Bourne is undoubtedly a master of his craft, but while Nutcracker makes itself a hit on occasion, it misses far too often to make it great.
“It’s just too busy, I don’t know who to watch.”
There’s two things wrong with Mathew Bourne’s Nutcracker: its franticness and occasionally, its design. For audiences who can overcome these issues, it’s no doubt sensational. However, this is a show designed very much to reward those familiar with the story and the ballet, and as someone who is familiar to neither, issues often glared- even to the untrained eye.
The story of Nutcracker is a tale as old as time. Set in a Dickensian-esque orphanage, Clara dreams of escape from Dr Dross, and his wife, the Matron. Terrorised and tormented by Dross’s children, Sugar and Fritz, when the Nutcracker comes to take Clara away to the world of “Sweetieland”, she becomes embroiled in an unrequited love story. She is whirled around until her eventual escape and happy ever after.
It’s saccharin-sweet, and the second-half of the Nutcracker unapologetically embraces that sweetness with an array of colourful costumes, dances, and plenty of licking – yes, you read that right. With characters like King Sherbert, The Gobstoppers, and Queen Candy, “Sweetieland” is just that- sweet- so sugar infused dances, chaotic energy, and tongue-wagging all make sense in this version of the Tchaikovsky classic. Although as much as it may be a simplification, it isn’t disloyal to Tchaikovsky. Bourne honours the composer in a way ballet never could in his own time; with a startling but beautifully homoerotic element to the ballet as sex and gender become intertwined in this performance. It was mesmerising in its execution, and well-worth the inclusion. It was never played for laughs or glossed over. It comes from a place of respect and admiration for the composer, that only Bourne could weave so convincingly into the ballet.
It’s only a shame that Bourne’s Nutracker, for all its respect and admiration, often faltered in its execution. As a performance that prizes the energy drawn from sugar, it wedges key story elements amongst the chaos of a busy stage. Too many times did the ballet falter. Imperfect synchronicity, especially at times of mirrored choreography or the sudden clunkiness of a mistake, throwing a dancer toward a wall – who then had to quickly pivot out of the way. The problem isn’t with Bourne’s principal dancers, but the ensemble, those that decorate the stage and constantly fight for their presence. Sadly, it seems like an oversight on Bourne’s behalf; focus on the story gets lost in the flourishes that are often more noticeable for the ensemble’s sheer size.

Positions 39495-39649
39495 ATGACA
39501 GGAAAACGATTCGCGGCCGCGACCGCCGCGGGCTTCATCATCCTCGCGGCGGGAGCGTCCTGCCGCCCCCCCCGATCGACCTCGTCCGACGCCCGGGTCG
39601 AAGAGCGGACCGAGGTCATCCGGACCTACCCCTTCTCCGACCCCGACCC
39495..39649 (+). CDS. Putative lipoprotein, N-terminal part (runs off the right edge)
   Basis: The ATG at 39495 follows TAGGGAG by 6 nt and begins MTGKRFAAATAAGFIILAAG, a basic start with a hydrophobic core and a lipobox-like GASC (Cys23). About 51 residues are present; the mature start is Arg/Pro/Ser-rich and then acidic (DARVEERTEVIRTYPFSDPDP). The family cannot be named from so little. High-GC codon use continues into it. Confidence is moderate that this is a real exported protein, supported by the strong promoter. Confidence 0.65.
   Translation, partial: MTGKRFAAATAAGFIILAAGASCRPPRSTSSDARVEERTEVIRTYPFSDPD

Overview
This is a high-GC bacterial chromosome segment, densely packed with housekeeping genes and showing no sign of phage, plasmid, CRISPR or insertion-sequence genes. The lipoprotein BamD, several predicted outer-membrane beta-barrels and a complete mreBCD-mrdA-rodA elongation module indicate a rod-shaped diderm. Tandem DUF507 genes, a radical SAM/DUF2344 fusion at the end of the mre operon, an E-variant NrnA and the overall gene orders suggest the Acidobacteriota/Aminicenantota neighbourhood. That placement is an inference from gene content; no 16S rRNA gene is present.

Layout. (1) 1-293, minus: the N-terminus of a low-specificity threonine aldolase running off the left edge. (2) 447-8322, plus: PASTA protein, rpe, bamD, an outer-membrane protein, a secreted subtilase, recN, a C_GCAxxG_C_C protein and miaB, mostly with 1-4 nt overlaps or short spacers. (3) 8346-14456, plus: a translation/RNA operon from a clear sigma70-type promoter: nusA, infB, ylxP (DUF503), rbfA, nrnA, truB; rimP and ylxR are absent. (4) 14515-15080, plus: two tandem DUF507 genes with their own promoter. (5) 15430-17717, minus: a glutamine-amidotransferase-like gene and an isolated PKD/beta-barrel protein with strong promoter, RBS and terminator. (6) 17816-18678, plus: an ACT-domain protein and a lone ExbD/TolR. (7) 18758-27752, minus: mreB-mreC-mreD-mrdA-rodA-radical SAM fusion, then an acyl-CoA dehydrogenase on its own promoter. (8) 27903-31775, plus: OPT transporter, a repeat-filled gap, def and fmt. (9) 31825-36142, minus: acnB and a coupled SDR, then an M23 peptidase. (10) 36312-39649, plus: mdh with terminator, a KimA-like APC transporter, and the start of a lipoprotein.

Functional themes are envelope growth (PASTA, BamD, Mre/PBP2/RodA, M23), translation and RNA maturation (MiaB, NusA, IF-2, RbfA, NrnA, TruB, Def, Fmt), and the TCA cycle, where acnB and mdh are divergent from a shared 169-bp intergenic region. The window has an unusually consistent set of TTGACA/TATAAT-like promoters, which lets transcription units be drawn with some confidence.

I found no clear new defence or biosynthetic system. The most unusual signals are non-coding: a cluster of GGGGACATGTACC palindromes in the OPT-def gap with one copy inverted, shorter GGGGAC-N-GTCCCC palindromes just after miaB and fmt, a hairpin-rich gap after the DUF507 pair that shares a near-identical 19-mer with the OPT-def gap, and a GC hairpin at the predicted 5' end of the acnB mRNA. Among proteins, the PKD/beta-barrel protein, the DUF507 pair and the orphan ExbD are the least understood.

It only becomes more disheartening when the stage design looses its momentum. The orphanage with its warped perspective and greyscale colour palette felt to have more personality than the aforementioned “Sweetieland”, and no amount of dancing could distract from the shaky projector that constantly juddered with the movements.
To say all this is a shame because when Bourne gets it right, he really does get it right. Monique Jonas’s performance as Sugar is without a doubt a highlight of the show, her ballet flawless in execution, and her antagonism delightful to watch. Similarly, the Nutracker himself – Harrison Dowzell – was easily the most talented male dancer, his short solo a demonstration of ballet at its best. Yet these dances and dancers get lost in pull of busy onstage dancing, and that ultimately weakens the show because its moments of greatness are too far and few between. Even Tchaikovsky’s greatest piece, ‘The Waltz of the Flowers’ is turned into a gimmicky display of simplistic interactions that do the pieces emotional brevity and complexity a disservice. The ‘Russian Dance’ feels comparatively wasted in its simplicity, and Bourne’s choreography just constantly fails to show the restraint that’s needed during the ballets more emotional moments.
All that could be felt when the curtain finally rolled down was shame. At times the Nutcracker is great, when it’s not challenged by a ‘too many cooks’ situation. Its integration of different dance styles, a use of some great principal ballet dancers, and a beautiful Act 1 set design all quickly spirals in Act 2 – when the stage gets busy. The quote above is from a random audience member, and once I heard it, I couldn’t un-see the issue. In this case, that’s the real shame.